Staying organized during your move can save you time, money, and headaches. One of the ways to maintain organization throughout your move is a structured labeling system. You need quality tools, a fool-proof labeling plan, and good communication with your movers to make sure your strategy works.
There are two basic systems to use when labeling your boxes: colors and numbers.
Color-coding moving boxes
Moving boxes typically don the traditional clear packing tape, but why not change it up with some color? Pick a different color tape for each of the rooms in your new house to keep you and your movers organized.
It’s a pretty simple idea. Pack all of your kitchen goods into boxes and tape them shut with blue tape. Pack all of your bedroom supplies into boxes and tape them shut with red tape. You get the picture. Now, when the boxes arrive at your new house, you and your movers will know where the boxes go.
If you don’t have colored tape, get colored stickers or some colored markers. You can use the same concept by labeling all of your kitchen boxes with a blue marker or sticker and all of your bedroom boxes with a red one.
To keep everyone on the same page, tape pieces of colored paper on the doors or walls of your new home matching the already color-coded boxes. A piece of red paper taped to the bedroom door makes it clear to everyone moving that red-coded boxes belong in the red-coded room. Of course, writing the names of the rooms on the boxes, even if you’re using colored tape, will help.
Numbering moving boxes
While color-coding boxes will brighten up your moving experience, a basic numbering system also works well.
Give each box a specific number. Place that unique number and room on three sides of the box. Then create a master inventory list.
The inventory list should include the box number, the room, and the contents of that specific box.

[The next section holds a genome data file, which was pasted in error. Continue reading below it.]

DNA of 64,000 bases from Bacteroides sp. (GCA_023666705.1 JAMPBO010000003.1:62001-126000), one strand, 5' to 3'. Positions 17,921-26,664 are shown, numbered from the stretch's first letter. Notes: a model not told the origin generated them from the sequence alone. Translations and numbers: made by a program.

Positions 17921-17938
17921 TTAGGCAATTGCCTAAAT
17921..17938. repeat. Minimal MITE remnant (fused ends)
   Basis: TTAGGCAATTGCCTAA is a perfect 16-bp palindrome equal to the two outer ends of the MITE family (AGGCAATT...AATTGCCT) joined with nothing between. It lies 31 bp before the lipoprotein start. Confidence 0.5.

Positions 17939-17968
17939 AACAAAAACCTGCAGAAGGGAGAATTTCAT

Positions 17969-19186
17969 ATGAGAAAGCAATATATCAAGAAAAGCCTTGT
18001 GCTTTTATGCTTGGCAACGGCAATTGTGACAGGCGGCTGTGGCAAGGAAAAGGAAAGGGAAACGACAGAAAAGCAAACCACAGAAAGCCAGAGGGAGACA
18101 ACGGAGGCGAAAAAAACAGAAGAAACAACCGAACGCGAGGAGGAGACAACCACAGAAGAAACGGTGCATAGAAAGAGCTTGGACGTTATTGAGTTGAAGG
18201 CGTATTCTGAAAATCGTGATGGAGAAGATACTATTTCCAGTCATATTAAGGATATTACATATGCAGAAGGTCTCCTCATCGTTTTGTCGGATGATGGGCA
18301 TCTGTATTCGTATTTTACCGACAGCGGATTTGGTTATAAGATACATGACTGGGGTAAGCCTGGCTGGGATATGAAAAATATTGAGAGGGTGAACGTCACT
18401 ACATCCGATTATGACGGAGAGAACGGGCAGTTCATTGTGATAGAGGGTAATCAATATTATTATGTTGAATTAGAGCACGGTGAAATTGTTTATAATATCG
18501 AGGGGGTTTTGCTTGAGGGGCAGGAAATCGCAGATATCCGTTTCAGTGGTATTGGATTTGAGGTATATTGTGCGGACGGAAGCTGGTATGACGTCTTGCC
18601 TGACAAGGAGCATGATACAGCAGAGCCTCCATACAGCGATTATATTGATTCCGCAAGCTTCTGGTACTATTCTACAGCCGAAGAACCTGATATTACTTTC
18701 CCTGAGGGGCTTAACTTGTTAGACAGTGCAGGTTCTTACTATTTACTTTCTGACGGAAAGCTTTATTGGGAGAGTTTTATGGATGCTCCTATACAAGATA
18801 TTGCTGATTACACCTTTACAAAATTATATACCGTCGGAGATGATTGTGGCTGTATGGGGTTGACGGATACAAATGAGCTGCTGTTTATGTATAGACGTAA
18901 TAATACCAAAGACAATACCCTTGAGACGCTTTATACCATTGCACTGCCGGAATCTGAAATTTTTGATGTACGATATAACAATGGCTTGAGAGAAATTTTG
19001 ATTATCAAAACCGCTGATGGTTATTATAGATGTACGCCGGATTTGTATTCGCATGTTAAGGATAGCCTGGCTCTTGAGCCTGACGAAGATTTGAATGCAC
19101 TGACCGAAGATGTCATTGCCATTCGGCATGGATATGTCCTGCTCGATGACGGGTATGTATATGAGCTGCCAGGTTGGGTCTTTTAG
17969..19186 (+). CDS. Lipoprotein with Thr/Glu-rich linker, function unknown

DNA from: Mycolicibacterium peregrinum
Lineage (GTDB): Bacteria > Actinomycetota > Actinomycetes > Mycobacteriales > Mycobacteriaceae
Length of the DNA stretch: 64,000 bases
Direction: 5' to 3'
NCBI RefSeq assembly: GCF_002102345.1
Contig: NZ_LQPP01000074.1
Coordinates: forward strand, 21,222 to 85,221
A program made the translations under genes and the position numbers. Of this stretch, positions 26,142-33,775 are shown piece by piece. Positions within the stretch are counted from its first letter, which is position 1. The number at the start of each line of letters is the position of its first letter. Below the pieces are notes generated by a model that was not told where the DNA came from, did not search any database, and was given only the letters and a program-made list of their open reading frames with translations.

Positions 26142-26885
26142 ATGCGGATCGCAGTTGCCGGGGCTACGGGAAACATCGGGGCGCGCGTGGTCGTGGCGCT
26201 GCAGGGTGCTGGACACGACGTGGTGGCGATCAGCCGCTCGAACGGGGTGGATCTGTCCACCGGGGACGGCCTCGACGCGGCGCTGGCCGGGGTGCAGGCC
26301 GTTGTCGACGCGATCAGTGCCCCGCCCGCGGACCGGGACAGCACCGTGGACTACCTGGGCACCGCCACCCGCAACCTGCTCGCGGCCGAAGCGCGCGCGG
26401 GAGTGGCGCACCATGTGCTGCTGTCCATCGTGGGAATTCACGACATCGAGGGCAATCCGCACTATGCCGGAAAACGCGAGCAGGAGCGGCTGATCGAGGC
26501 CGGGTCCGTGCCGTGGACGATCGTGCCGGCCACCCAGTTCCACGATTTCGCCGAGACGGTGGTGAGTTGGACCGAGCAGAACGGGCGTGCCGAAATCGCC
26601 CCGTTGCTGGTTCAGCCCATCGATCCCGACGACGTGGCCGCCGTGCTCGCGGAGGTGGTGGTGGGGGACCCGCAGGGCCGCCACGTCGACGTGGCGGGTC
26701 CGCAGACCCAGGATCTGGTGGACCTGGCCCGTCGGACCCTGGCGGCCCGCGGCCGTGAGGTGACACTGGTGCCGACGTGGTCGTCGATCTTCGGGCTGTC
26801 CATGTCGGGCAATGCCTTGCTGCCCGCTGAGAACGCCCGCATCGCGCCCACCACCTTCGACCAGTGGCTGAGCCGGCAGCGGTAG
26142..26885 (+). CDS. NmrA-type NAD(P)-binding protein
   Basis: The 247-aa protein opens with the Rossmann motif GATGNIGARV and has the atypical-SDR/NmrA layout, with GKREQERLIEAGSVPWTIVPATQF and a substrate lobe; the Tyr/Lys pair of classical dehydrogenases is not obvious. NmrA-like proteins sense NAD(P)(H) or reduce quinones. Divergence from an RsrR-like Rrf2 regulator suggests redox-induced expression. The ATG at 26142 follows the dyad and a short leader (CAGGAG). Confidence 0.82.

For example, place your blender and coffee maker in a box. Label the box, “1 Kitchen”, and then on your master inventory list write blender and coffee maker under the contents section for box #1.
This system will tell your movers where to move specific boxes and will tell you what is in those boxes. Make sure you save the master inventory list in multiple locations so you don’t risk losing it completely.
Alternatively, to ensure you have all your boxes, number them sequentially by room. For example, if you have 15 boxes in your kitchen, label them “Kitchen 1/15”, “Kitchen 2/15”, “Kitchen 3/15”, etc. When you unload the truck, you should have 15 boxes in your kitchen. If you’re missing a box, you will know quickly which box is missing and which room it’s missing from.
Here are 4 tips to remember no matter which labeling system you use.
Quality markers will make a big difference. You could grab a marker from the mug on your desk, but investing in new, high quality markers will ensure the writing on your boxes is clear and easy to read. You want markers that will work well through labeling the last of your boxes. If your markers start to dull before the end, it will make your labels difficult to read.
Indicate fragile boxes clearly with bold black or red labels. Movers will be careful with all of your boxes, but by pointing out the delicate nature of specific boxes, carriers will take extra care.
Do no wait to label or inventory your boxes. As soon as you pack the box, label it so that you don’t have to go back later and try to remember what was in each box.
Remove previous markings
If you choose to use recycled boxes, tape your new labels or blank pieces of paper over the previous labels to prevent confusion.